Let me give you an example.  Time-outs are a good disciplinary tool when the kids are younger and a TV show will demonstrate it being done by a parent in a several minute segment.  You might see the Dad returning the kid to the spot when he tires of it, but that only takes a few times before the kid knuckles under – and that’s exactly what it is – and remains there.  And again, at the end of the show, things are infinitely improved.  But the reality is that the process by which a child learns that you’re serious can take far longer.  I’ve had early time-outs take longer than an hour as the child repeatedly gets up to leave without permission and the mutual frustration level is high.  But you can’t quit because that only teaches the child that further disobedience is permissible.  So don’t be surprised if you find that your voice and blood pressure are raised and an out-of-body view shows you to appear to be on your last shred of patience.

So what are your options?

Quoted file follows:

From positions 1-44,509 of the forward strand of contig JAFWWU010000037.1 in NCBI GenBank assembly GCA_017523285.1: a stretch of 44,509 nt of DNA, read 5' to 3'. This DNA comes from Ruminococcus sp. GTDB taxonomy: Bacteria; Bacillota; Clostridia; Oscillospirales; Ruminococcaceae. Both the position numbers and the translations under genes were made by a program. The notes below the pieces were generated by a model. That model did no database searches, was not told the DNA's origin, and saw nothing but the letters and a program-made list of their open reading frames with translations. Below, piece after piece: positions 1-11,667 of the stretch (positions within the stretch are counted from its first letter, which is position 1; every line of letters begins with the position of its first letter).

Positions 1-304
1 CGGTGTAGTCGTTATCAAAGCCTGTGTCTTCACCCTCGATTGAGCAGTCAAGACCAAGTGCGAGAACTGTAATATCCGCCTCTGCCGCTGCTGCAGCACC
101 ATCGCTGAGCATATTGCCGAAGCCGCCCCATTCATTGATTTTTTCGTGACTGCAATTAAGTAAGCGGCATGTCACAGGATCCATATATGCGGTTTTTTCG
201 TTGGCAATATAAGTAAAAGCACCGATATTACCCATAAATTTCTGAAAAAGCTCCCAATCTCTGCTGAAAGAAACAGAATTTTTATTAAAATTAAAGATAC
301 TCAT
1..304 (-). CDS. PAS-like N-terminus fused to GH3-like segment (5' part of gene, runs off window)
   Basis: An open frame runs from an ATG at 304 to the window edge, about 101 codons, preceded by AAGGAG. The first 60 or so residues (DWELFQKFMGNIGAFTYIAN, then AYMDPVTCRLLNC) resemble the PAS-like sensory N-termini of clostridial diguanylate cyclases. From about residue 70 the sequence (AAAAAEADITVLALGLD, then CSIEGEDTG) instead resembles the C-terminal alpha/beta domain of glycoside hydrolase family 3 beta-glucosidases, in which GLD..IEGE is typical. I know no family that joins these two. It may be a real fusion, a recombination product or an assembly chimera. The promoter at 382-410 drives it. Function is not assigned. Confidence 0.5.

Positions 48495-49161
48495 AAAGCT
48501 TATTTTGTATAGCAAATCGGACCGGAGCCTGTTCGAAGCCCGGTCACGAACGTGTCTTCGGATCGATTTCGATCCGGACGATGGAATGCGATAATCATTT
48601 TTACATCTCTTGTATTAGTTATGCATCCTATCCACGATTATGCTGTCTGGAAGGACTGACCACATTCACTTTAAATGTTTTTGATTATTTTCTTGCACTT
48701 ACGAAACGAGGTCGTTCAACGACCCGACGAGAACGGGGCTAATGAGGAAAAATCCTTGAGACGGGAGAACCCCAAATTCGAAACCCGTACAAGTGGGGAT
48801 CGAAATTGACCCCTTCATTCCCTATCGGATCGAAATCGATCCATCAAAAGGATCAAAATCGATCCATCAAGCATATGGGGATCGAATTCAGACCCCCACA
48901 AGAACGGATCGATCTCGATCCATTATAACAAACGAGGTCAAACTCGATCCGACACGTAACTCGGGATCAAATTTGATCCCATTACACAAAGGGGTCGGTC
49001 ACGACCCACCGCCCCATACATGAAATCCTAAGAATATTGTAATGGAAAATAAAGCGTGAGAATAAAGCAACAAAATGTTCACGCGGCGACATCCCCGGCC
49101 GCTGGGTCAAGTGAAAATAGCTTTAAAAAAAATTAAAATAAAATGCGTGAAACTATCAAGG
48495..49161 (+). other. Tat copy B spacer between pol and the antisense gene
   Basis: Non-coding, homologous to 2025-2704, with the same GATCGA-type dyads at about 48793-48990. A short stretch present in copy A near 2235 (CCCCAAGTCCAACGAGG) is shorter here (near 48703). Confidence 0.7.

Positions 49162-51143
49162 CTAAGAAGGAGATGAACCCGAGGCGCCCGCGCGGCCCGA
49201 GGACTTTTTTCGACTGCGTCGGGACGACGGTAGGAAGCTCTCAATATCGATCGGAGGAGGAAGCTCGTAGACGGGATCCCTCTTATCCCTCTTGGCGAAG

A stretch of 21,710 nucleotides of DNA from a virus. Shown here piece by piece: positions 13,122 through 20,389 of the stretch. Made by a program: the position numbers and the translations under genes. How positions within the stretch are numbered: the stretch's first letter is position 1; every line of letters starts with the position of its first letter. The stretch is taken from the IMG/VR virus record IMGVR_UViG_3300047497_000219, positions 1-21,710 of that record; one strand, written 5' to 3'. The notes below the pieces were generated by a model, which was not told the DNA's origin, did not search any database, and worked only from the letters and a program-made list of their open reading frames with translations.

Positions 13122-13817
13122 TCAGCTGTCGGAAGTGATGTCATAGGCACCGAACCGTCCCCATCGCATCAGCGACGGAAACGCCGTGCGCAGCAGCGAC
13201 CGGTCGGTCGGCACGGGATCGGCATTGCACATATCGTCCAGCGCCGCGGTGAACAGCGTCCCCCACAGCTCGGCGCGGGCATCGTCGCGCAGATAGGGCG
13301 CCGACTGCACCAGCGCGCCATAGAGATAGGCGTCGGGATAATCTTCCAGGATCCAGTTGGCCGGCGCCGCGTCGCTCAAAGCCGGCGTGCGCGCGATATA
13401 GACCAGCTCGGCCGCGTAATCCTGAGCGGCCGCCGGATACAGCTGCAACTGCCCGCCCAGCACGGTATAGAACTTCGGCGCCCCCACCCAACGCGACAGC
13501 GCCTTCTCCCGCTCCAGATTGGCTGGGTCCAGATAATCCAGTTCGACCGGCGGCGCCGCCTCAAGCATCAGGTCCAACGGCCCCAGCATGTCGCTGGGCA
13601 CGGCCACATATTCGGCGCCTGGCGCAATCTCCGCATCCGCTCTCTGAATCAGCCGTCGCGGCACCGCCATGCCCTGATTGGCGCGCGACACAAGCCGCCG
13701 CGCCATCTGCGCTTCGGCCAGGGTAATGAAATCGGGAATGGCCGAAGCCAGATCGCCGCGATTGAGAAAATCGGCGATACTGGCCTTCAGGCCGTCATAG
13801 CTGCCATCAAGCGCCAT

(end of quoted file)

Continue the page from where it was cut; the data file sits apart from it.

• Tag-team the situation with your mate so that you can get a short breather before re-entering and taking your turn.
  • Enforce the discipline with further measures.  I’ve enforced time-outs with a recalcitrant child by using a three-count with loss of favored toys/privileges for refusal to cooperate.
  • Then be sure to enforce that measure.
  • Send the child to bed for the night.  They’ll scream and carry on but will eventually wear out and you’ll get some quiet.  If that means it’s as early as 5 PM, so be it.  There are times when the child is legitimately at the end of his tether due to exhaustion and simply cannot control himself.
  • If you’re alone and have to take a breather to keep from snapping, take that break and remove yourself.  Then go back and resume.
  • When the situation is finally resolved, remember to go back and follow up with some conversation about behavior and consequences.

There are times that you will become angry and some of those times are entirely appropriate.  Being angry doesn’t make you a bad parent.  The difference is what you do with the anger and how you channel it.